“I’m a big believer in trying to make a first-year guy as comfortable as possible,” Kirwan said. “He’s got so much going on that first year on campus, you’d hate to mess with that. Just talking with Matt, he was very comfortable being a midfielder, and that was fine.”
From a team that finished 12-6 last season, UVA returned two starting attackmen — Michael Kraus and Ian Laviano – and candidates for the third spot included Payton Cormier, a freshman from Canada. Midway through the fall, however, Cormier suffered a serious knee injury, and the coaches approached Moore about a position change.
“They were like, ‘Matt, do you want to try attack?’ ” Moore recalled, “I said, ‘Yeah, let’s do it.’ ” 
Kirwan said: “We moved Matt out of need this year, and we didn’t necessarily have that need last year. We could let him be comfortable. But it’s always been in the back of our minds, and thankfully he had become more comfortable with everything around him, where now he was ready for a new challenge.”
Still, Moore said, he struggled in his new role at first.
“It’s a different position, 100 percent,” he said.  “I wasn’t really comfortable playing from behind [the cage], but Kraus and Ian have helped me a lot. I had to put in a lot more extra work, because I grew up doing midfield drills. Middies are dodging down the alley, shooting on the run, but attack’s doing inside rolls and question mark [dodges], and I wasn’t really comfortable with that.”
Kirwan said: “When we moved him, he was a midfielder playing attack. There are some subtleties to the attack position that he still had to figure out. I think the biggest thing was, we just needed to slow him down. When you’re a middie, you can kind of go 100 miles an hour all the time, and good things will happen.”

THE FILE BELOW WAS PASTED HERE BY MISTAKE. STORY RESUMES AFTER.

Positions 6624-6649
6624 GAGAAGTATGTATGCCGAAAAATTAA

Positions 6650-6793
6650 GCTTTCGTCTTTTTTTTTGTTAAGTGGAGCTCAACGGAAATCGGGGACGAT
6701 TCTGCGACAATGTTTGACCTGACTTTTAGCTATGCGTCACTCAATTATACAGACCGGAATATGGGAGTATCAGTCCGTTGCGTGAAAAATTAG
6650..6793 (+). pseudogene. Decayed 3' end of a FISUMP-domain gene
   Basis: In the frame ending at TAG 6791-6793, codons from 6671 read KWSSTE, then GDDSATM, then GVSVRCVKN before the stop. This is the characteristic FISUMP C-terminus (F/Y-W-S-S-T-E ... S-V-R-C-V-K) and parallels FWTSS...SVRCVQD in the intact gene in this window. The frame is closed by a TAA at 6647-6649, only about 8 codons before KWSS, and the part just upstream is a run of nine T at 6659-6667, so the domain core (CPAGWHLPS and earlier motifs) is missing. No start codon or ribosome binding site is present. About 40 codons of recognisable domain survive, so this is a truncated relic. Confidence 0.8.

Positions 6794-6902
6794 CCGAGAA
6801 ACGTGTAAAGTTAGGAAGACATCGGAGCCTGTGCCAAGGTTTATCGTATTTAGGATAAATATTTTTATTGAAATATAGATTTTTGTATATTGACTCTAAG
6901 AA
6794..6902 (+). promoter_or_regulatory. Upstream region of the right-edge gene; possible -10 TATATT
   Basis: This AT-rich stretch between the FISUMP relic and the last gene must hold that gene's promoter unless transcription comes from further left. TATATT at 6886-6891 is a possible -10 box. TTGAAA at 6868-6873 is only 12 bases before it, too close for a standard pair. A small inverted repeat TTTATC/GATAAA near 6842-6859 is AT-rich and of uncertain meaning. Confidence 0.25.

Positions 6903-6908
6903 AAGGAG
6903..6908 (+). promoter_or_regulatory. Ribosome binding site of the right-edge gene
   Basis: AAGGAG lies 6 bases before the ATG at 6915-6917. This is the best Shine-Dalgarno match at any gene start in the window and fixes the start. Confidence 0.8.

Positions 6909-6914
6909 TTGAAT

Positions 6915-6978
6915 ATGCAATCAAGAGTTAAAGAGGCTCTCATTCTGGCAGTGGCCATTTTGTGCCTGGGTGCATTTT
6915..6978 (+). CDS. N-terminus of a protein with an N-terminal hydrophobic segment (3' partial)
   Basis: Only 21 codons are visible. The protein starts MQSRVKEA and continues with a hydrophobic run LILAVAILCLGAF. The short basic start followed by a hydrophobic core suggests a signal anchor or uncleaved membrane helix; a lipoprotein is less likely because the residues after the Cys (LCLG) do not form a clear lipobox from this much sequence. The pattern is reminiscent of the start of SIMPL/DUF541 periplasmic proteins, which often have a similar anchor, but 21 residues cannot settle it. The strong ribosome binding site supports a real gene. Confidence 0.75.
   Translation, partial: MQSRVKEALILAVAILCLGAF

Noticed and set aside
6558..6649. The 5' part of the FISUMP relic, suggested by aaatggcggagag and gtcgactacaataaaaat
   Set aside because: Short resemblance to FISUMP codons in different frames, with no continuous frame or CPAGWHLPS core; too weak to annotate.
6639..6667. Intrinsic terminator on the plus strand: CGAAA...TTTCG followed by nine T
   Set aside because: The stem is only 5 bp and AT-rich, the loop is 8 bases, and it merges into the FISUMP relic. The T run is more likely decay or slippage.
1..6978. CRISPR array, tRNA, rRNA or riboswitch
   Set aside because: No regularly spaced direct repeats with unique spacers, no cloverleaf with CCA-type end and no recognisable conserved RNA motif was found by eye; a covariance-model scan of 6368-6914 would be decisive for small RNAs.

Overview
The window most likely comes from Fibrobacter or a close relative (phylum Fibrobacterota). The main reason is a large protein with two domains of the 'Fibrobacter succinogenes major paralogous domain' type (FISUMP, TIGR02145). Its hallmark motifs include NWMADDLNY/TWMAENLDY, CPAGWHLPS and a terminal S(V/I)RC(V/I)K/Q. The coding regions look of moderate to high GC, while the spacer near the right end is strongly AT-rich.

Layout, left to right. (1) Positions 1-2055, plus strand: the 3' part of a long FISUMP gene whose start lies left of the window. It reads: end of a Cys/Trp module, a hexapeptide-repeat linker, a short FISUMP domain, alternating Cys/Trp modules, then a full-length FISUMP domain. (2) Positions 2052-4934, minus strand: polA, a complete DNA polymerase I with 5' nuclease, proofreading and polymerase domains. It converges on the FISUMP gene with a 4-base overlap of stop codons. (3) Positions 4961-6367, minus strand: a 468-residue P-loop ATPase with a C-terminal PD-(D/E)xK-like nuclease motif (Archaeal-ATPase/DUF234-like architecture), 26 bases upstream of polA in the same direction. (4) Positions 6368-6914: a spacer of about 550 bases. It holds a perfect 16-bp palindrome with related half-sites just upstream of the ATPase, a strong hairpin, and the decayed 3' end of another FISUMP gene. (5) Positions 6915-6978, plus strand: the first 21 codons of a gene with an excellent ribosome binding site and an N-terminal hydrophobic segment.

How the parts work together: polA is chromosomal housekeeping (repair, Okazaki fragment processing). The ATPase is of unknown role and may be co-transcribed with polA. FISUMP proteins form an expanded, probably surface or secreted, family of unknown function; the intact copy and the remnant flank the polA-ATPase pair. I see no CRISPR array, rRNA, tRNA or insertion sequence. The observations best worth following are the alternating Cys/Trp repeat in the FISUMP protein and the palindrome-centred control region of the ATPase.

Playing with Aitken and Ryan Conrad, Moore drew a short-stick defender, and “his job was pretty simple,” Kirwan said. “Whereas now at the attack position, he needed to learn how to be more of a facilitator.”
Moore, whose two brothers played soccer at Penn State Altoona, has been an apt pupil. His performance against UNC last week “proved that he’s continued to grow enough where he could be that type of feeding quarterback of our offense,” Kirwan said. “It’s been a fun process working with him, and every week he kind of picks up something new, a little tidbit here or there.”
The coaching change at UVA occurred near the end of Moore’s junior year at Garnet Valley. It came as a shock to him, but he never wavered in his commitment to Virginia. Moore connected immediately with Tiffany, Kirwan and Turner, the starting goalie on the UVA team that won the NCAA title in 2006.
“I think they called me right away,” Moore said. “They were just like, ‘Yeah, we tried recruiting you at Brown, but we knew we didn’t have a chance, so we’re glad you committed here.”
Moreover, Moore noted, there’s an adage to which recruits are wise to adhere, given the nature of college sports: Pick the school, don’t pick the coaching staff. “Perfect example here,” he said.
A foreign affairs major, Moore chose Virginia in large part because of its academic reputation. Urso, who played in the NCAA championship game in each of his four seasons at Maryland, admits he would have liked to have seen Moore in College Park.
“I tried,” Urso said, laughing. “I tried very hard. Gave him a lot of options.”
The Cavaliers will have multiple options at the offensive end in the fall, when Cormier returns and Connor Shellenberger, an acclaimed attackman who’s now a senior at nearby St. Anne’s-Belfield School, joins the program. With Conrad leaving after this season, Moore could move back to middie.
“Wherever they need me,” he said. “I think I’m best up top, but I like playing behind [the cage] now. It’s fun.”